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keyword choice

 7:05 pm on Dec 9, 2005 (gmt 0)

This may have an obvious answer but I dont know it.

I was using Wordtracker on a keyword which is my meta title :- "widget review"

Widget review gets just 3 hits but just "widget" on its own gets 145 hits.

So my metatitle is set to widget review currently.

Does that mean I am getting traffic on both widget AND widget review?

Or should I drop the review keyword and just concentrate on the Widget?

any thougths please.



 7:20 pm on Dec 10, 2005 (gmt 0)

If I'm understand your question the answer is in your server logs. That's where you will find out the keywords directing people to the page in question.


 7:33 pm on Dec 10, 2005 (gmt 0)

Now I have thought about it, it sounds pretty obvious.

If the Meta name is "widget review"

Then you will get hits on the following:-

widget review

Does anyone disagree?


 8:50 pm on Dec 10, 2005 (gmt 0)

If you are talking about getting hits from search engines like google for those terms....

I don't think so. But you should be able to test your theory by typing in 'widget' in google search, for example, and seeing if you are listed in any meaningful way (top 10-15)

For me, if I type in 'pets', for example, I don't show, even though that word is in my meta title. If I use 'pet widgets', which is what I sell, I do show.


 12:09 am on Dec 12, 2005 (gmt 0)

Now I have thought about it, it sounds pretty obvious.
If the Meta name is "widget review"

Then you will get hits on the following:-

widget review


Assuming that you are able to achieve a high enough rank for each term to actually get visitors on them.

Typically phrases are much easier to rank for than single words. You may find that you achieve a SERP position of, say, 12 for the term "widget review", which brings you quite a bit of traffic.... but a position of 350 for the term "widget", and since no searcher drills down that far in the serps you don't actually receive traffic on that term.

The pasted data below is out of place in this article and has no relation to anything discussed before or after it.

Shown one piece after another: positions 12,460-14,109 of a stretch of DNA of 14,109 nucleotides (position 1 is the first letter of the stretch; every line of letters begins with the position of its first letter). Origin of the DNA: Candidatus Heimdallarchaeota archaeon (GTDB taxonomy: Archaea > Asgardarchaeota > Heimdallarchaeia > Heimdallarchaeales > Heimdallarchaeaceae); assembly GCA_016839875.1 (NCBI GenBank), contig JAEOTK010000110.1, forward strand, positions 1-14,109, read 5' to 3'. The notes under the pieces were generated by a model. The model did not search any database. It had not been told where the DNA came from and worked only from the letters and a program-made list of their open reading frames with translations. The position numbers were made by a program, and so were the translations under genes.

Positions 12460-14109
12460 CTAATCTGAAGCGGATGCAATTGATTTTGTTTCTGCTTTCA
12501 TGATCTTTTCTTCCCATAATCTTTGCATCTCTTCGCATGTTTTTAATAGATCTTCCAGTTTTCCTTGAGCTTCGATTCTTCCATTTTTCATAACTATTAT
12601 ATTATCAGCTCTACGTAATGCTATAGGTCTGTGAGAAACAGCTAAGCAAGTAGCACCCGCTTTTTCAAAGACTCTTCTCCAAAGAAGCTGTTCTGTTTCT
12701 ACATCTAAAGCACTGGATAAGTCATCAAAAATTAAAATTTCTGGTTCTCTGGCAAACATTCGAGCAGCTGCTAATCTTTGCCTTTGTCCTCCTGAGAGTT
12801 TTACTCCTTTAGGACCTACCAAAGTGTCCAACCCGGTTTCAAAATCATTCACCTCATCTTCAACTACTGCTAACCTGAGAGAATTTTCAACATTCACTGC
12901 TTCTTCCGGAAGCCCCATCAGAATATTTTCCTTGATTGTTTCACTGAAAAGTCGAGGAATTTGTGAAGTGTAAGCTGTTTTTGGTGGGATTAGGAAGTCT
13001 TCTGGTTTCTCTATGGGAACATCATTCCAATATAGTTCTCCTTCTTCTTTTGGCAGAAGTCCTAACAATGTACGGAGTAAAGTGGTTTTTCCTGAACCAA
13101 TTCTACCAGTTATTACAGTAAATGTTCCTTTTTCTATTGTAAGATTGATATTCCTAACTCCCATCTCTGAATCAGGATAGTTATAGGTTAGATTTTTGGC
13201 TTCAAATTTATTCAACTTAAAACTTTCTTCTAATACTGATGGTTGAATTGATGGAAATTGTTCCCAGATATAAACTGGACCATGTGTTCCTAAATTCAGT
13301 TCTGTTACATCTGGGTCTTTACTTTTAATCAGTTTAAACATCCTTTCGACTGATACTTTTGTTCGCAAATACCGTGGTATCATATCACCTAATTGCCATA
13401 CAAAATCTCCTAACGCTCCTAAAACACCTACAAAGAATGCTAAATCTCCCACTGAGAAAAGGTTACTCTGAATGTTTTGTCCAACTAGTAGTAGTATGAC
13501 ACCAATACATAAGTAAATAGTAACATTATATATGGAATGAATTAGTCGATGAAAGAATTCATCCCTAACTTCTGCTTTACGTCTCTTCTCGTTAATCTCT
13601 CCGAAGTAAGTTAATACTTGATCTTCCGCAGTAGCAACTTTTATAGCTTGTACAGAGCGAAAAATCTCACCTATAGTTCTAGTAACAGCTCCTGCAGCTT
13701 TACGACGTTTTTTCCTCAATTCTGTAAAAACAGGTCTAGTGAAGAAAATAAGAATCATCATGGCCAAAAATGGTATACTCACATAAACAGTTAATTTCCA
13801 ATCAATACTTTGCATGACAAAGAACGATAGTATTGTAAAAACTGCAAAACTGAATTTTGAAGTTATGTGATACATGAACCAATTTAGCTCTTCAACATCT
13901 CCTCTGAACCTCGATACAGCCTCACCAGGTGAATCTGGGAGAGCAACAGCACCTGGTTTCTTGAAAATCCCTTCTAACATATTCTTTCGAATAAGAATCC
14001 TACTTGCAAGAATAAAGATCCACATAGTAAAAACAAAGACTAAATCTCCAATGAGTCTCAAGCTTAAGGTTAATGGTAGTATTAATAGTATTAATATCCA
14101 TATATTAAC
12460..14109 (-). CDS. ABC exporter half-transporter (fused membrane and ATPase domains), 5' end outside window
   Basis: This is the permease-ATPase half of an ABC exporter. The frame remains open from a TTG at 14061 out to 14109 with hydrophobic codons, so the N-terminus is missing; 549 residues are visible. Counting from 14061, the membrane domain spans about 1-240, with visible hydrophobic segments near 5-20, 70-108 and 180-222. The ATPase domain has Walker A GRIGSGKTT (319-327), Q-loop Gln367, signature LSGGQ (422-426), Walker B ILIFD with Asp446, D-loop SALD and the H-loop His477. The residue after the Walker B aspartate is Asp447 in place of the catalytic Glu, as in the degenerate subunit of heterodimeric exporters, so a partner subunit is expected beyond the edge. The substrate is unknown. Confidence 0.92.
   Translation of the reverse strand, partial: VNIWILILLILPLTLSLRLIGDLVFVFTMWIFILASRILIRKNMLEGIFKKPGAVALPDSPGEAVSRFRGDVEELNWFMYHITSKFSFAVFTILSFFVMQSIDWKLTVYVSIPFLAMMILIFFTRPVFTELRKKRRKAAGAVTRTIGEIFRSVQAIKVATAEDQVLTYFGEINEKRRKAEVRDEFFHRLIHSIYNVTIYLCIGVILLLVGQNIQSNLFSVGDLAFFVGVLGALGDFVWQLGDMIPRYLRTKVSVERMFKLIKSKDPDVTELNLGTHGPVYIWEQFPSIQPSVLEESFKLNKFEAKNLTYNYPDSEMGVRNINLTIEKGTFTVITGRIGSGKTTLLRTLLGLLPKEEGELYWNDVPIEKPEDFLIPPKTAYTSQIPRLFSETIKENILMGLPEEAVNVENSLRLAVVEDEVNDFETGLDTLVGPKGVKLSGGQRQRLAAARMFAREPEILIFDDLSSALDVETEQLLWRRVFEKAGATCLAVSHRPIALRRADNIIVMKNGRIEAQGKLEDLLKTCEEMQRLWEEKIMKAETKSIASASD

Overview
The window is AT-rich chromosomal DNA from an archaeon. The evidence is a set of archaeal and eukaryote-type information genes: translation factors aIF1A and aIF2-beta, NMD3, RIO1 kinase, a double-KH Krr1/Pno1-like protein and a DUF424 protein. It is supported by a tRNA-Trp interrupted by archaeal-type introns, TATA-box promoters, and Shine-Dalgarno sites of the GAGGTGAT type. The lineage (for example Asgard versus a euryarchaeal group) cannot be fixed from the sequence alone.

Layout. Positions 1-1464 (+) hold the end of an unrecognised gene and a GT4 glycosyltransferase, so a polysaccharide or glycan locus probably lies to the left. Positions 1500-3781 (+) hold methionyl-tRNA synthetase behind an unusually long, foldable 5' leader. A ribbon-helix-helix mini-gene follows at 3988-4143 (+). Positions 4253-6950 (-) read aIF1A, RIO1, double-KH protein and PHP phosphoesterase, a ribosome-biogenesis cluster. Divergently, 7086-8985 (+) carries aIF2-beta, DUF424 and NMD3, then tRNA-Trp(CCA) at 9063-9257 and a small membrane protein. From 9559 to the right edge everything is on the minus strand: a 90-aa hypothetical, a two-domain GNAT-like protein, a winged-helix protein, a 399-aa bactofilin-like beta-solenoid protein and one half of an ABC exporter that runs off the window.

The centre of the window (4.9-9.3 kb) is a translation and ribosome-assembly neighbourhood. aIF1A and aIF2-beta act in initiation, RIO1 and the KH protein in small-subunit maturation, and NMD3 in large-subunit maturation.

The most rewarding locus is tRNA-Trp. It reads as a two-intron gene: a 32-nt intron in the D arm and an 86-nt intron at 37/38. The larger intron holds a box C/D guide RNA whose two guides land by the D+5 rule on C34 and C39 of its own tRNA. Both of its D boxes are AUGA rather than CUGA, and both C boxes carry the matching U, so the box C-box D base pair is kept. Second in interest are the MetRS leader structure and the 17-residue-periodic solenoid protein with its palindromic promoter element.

The question then is also whether those visitors actually have any value for you.

"widget review" - presumably this is what your page actually offers - reviews of widgets. If your visitors arrive on that term, you are happy because they want what you got, and they are happy because you got what they want. This is a high value visitor.

"widget" - maybe they want widget reviews... probably more likely they want to buy widgets, or find out what a widget is, or find a copy of the instructions that didn't come in the box with the widget they already own, or they're looking for an obscure enough photo to be used in a silly competition on some webmaster site. This is a moderate value visitor.

"reviews" - the odds that the reviews they want are of widgets? Narrow to none. This is a low-to-no value visitor.

So.. if the ranking scenario above occurs.. what do you do?


It ain't broke - don't start trying to fix it. If it's working for you on the 'widget review term', you don't want to lose that traffic.


It's going to be a longer, harder road to rank on this term. You'll be glad you didn't throw away your 'widget review' traffic while you're working on this. More to the point, even if you achieve the rank you would like on this term, you may still be disappointed with the conversion/retention (whatever metric is relevant to you) rate on these visitors, simply because the term is untargeted.

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